At most colleges and universities, individual instructors shoulder the responsibility of combating plagiarism. Many of their strategies focus on education and deterrence. An instructor may use special software to check students' work or have them take online tutorials, which include strategies to avoid plagiarism. Getting familiar with a student's writing style and narrowing the scope of individual assignments can make plagiarism a less attractive option than submitting original work.
Create Online Tutorials
A National Bureau of Economic Research study suggests that online tutorials can reduce plagiarism. Students in randomly selected classes had to view definitions of unacceptable use and take a quiz about its key concepts before they could submit any work. In analyzing 1,200 research papers, the authors found that students using the tutorial were less likely to plagiarize -- with education playing a greater role than fear of getting caught. The study also confirmed that students with lower admissions-test scores were more likely to plagiarize.
Focus Assignment Guidelines
Focused assignments are difficult to plagiarize because a student can't recycle other people's words to complete them. For this reason, Indiana University recommends giving students the chance to write extemporaneously in class. Similarly, it's best to avoid assigning reviews of well-known books or movies, which are pervasive on the Web. Alternatively, the instructor can ask a more focused question or pose one that requires students to apply concepts rather than repeat basic knowledge.
Require Extra Documentation
Plagiarism is less likely when students must document every step of their work. An instructor might request an annotated biography, multiple rough drafts, an outline and a proposal, according to guidelines posted by DePaul University. A professor can then evaluate how closely students are adhering to the assignment's guidelines. The process also provides multiple opportunities to check for stylistic variations that may indicate plagiarism.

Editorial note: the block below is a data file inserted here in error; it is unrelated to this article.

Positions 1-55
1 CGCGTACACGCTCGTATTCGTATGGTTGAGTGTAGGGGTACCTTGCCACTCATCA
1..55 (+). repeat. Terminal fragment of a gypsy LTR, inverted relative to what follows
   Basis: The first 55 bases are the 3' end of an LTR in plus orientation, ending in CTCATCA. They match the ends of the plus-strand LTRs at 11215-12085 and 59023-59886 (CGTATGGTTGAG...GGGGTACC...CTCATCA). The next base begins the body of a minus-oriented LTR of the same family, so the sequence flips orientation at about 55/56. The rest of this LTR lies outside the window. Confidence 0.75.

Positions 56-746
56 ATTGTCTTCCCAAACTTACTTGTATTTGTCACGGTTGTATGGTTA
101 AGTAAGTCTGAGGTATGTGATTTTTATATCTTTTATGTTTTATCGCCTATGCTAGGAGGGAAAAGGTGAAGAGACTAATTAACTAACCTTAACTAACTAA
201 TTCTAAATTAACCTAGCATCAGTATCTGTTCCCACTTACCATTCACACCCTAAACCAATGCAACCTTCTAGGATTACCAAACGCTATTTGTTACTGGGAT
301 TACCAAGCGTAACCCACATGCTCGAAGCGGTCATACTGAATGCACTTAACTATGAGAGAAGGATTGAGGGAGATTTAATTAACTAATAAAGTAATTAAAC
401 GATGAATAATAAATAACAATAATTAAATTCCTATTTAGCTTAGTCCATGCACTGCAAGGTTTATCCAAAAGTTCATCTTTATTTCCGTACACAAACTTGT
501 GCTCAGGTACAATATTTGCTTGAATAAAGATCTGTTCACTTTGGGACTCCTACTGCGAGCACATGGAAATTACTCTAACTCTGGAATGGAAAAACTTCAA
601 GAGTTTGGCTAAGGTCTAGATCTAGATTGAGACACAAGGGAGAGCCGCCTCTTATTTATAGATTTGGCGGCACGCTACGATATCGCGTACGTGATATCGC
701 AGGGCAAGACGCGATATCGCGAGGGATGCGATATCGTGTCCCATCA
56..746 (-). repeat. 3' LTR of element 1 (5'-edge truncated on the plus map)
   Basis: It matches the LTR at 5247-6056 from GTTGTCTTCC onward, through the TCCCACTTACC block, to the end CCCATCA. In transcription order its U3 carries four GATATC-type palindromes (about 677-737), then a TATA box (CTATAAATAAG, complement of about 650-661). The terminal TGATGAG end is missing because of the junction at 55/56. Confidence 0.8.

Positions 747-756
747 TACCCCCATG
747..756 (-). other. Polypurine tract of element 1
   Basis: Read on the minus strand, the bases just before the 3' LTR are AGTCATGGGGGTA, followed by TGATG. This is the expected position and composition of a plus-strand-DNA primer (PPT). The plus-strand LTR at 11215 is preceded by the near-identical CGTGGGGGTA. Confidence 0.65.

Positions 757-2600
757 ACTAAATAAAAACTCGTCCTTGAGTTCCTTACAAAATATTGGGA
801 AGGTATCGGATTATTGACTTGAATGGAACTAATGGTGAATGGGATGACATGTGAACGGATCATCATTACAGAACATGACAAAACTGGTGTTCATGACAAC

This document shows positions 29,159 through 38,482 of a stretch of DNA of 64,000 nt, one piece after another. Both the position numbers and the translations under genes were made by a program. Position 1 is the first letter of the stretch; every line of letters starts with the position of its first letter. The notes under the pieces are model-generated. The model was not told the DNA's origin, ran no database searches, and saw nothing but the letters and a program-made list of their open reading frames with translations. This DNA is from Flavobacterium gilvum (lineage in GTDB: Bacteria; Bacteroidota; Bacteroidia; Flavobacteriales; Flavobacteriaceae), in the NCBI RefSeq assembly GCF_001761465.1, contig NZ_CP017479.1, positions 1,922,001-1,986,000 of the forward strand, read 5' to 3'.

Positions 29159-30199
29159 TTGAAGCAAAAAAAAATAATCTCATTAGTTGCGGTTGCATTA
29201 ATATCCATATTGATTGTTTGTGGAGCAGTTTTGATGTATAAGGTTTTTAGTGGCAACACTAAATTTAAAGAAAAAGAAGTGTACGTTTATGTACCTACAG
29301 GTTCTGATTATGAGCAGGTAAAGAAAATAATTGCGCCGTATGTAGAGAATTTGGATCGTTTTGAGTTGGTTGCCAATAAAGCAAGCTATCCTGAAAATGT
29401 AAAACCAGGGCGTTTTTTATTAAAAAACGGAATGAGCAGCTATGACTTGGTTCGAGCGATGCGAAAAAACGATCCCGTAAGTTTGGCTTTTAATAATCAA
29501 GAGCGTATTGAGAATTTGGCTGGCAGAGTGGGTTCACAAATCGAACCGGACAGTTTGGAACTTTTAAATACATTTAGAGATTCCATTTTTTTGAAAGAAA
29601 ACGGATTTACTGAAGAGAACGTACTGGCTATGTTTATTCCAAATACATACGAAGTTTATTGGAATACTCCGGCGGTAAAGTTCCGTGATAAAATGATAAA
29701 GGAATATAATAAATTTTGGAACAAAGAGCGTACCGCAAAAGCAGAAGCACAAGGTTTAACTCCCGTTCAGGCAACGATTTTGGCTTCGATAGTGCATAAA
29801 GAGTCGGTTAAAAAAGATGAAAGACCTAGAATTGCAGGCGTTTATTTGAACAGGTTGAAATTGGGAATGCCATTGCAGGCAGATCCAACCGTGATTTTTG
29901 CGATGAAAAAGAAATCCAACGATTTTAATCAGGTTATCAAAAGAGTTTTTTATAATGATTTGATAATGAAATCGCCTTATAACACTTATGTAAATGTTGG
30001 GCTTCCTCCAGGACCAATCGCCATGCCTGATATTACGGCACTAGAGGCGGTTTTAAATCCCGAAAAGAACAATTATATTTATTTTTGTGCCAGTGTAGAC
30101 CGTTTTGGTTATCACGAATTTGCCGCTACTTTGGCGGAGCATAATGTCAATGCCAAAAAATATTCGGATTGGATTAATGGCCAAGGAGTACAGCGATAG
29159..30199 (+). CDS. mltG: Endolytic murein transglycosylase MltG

Tighten Grading Policies
Grading policies communicate an instructor's definition of acceptable coursework, which further reduces the risk of plagiarism. Assignment sheets should explain that students must follow all instructions, including proper citation of sources, to receive a passing grade. Conversely, students understand that an F grade is likely for any work that doesn't stand up to scrutiny. Students who fail an individual assignment may then see handing in original work as the better option.
Use Detection Software
Instructors can use plagiarism-detection software to compare students' texts to previously submitted papers and external websites, as well as certain academic journals and databases. An instructor can require students to submit all assignments, rough drafts or samples for such double-checking. Any matches that occur will then generate a report. You should outline this policy in your syllabus, as well as a definition of plagiarism and the consequences for misconduct.
- DePaul University: Top Ten Reasons Students Plagiarize & What You Can Do
- Indiana University: Discouraging Plagiarism
- Inside Higher Ed: Plagiarism Prevention Without Fear
- National Bureau of Economic Research Working Paper 15672: Rational Ignorance In Education: A Field Experiment in Student Plagiarism
Ralph Heibutzki's articles have appeared in the "All Music Guide," "Goldmine," "Guitar Player" and "Vintage Guitar." He is also the author of "Unfinished Business: The Life & Times Of Danny Gatton," and holds a journalism degree from Michigan State University.